Planning a summer of Canadian Rockies

At last, we have all campgrounds in the Canadian Rockies reserved! I posted about our 2017 travel plan previously. We had to modify the plan a bit due to the lack of availability in Jasper National Park campground during the time in my original plan. So far, our travel schedule this year is shaping up with some fixed schedules in the summer (for the Rockies) and end of year (for the overseas trip) and some flexibility in between.

We’ll be in Oregon in April for solar system installation, Stimpy services, visiting with friends. May is still up in the air. Our first campground reservation in Canada is in June. Here are where we will be in the Rockies.

Timeframe Campgrounds Places to Visit
Early June (2 wk) Bow RiversEdge, Cochrane, AB Calgary, Kananaskis Country
Mid June (10 d) Whistlers, Jasper NP Jasper NP
Late June – Early July (2 wk) Tunnel Mountain, Banff NP Banff NP, Yoho NP
Mid July (1 wk) Redstreak, Kootenay NP Kootenay NP, perhaps area around Bugaboo Provincial Park
Late July (2 wk) Lamplighter, Revelstoke, BC Mount Revelstoke NP, Glacier NP in BC

Note: Read about our experience in Parks Canada campground reservation if you think about getting a spot in the Canadian national park campgrounds.

And on the map…

Where we'll be staying
Where we’ll be staying

I’d love to spend more time in the Rockies into late summer. However, we’re planning some time in the Vancouver, BC area after the Rockies, around early August. We also want to make our way down to Oregon by mid August for the solar eclipse, which will occur on August 21st this year.

I’ve been reading about places to see and things to do in the Rockies. We would like to hike as much as we could handle. Many of fellow bloggers have shared their experience and I’m definitely taking notes. I’ll post about what on my list of things to do in each national park when we get closer.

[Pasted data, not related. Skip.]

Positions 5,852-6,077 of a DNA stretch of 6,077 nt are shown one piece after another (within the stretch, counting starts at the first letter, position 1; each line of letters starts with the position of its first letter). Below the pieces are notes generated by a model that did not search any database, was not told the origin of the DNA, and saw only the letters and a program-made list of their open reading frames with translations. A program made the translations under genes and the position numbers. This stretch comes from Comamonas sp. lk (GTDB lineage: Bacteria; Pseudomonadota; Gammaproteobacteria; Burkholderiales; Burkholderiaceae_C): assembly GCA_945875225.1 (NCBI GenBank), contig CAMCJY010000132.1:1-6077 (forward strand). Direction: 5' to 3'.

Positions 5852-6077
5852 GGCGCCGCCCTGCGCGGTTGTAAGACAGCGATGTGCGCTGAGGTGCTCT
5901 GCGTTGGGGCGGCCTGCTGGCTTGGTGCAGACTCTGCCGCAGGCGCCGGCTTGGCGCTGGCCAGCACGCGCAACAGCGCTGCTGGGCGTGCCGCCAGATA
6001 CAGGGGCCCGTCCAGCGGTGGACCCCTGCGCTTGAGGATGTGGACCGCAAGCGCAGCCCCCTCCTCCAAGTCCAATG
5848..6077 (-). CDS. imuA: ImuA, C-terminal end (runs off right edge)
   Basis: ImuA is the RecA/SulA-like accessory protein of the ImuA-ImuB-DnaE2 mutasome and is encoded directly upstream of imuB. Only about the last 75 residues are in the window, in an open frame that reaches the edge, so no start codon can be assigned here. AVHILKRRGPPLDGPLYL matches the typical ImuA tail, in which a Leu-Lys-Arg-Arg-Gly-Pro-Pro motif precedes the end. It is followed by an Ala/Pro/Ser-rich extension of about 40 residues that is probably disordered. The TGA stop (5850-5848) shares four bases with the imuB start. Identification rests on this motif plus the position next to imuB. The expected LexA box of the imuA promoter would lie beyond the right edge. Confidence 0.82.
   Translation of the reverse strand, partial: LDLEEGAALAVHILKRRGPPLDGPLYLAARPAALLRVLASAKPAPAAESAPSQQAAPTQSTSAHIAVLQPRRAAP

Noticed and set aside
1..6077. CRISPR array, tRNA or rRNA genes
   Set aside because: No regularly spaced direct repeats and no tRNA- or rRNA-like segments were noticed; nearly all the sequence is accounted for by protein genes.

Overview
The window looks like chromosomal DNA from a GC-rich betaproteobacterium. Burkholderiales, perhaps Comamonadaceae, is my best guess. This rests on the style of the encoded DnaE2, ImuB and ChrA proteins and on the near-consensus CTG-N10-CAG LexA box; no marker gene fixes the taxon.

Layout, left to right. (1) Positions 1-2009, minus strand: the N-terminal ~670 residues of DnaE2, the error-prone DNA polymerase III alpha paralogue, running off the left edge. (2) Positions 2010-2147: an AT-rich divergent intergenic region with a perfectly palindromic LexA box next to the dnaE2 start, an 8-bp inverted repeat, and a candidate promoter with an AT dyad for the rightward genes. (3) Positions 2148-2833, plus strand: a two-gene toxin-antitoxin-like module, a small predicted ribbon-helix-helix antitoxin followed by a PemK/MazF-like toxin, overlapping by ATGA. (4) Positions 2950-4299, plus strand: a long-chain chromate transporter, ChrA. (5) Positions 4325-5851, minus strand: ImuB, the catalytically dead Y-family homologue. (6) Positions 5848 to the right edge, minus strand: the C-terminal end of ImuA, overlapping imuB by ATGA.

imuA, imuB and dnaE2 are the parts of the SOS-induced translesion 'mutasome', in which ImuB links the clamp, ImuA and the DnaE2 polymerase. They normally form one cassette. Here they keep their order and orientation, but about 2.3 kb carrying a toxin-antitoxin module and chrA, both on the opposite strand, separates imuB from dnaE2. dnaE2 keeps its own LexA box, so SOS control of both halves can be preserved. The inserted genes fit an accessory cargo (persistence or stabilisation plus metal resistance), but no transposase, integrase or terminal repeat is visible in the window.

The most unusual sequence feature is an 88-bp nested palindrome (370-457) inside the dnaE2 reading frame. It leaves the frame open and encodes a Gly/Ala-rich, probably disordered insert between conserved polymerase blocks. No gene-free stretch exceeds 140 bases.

Have you visited the Canadian Rockies? What was your experience?

22 thoughts on “Planning a summer of Canadian Rockies

  1. As for Jasper, promise me you’ll go see Maligne Canyon… but go beyond where the bus people stop and take their photos and do a hike. I really like hiking up the canyon from the “5th Bridge” as it’s not as crowded there and you can slowly be awed as you walk up and see the canyon getting deeper and deeper and more impressive as you go.

    Also, hands down my FAVOURUTE place for a quick (7C ground water temp) swim or cliff jumping session is Horseshoe Lake. The neat thing about it is that water flows into it and then THROUGH it from the underground springs of the karat water system there. And as you first approach the lake (only about 200m from the parking lot) the water flows down under your feet and disappears into the karst system below you. Stop and listen there and you’ll hear it flowing. Not many people know that. And horseshoe lake, with its dramatic cliffs, gorgeous water and rock colours takes the most incredible photos. This is a roadside stop more than a hike.

    Also in Jasper, go have a drink on the outdoor terrace of the Jasper Park Lodge, then hike around the lake and up to the Old Fort viewpoint. It’s spectacular.

    The best sandwiches in town for hikes are made at the Patricia Street Deli. Choose ones made from the chicken they roast on site. Amazing.

    Rent a canoe and paddle around Pyramid Lake. It’s gorgeous & tranquil.

    See Athabasca Falls. You’ll be with the crowds, but is absolutely spectacular. Walk around to the far side and its view point so that you feel the light, misty spray in your face.

    A decent day hike is Valley of the Five Lakes.

    Jasper is like the country cousin to the Banff area. Not nearly as developed, posh and sophisticated. It’s a little rugged, a railway town, and a lot of fun.

    Eat dinner at Evil Dave’s for decent spicy food or go to the Raven Bistro for all around yummy food, fun drinks and great atmosphere.

    Don’t do the hot springs (Miette). They’re just a big swimming pool. Not very hot. Disappointing. But DO do the Sulphur Skyline hike behind them. It starts from the hot springs parking lot. It’s amazing.

    The other thing seriously worth doing is hiring a guide and walking up on the Columbia Glacier. It’s part way between Jasper and Lake Louise. Don’t do the machine crawlers they take bus loads of people up the side of it on. Do an actual hike with an experienced guide. It’s like nothing you’ve experienced before.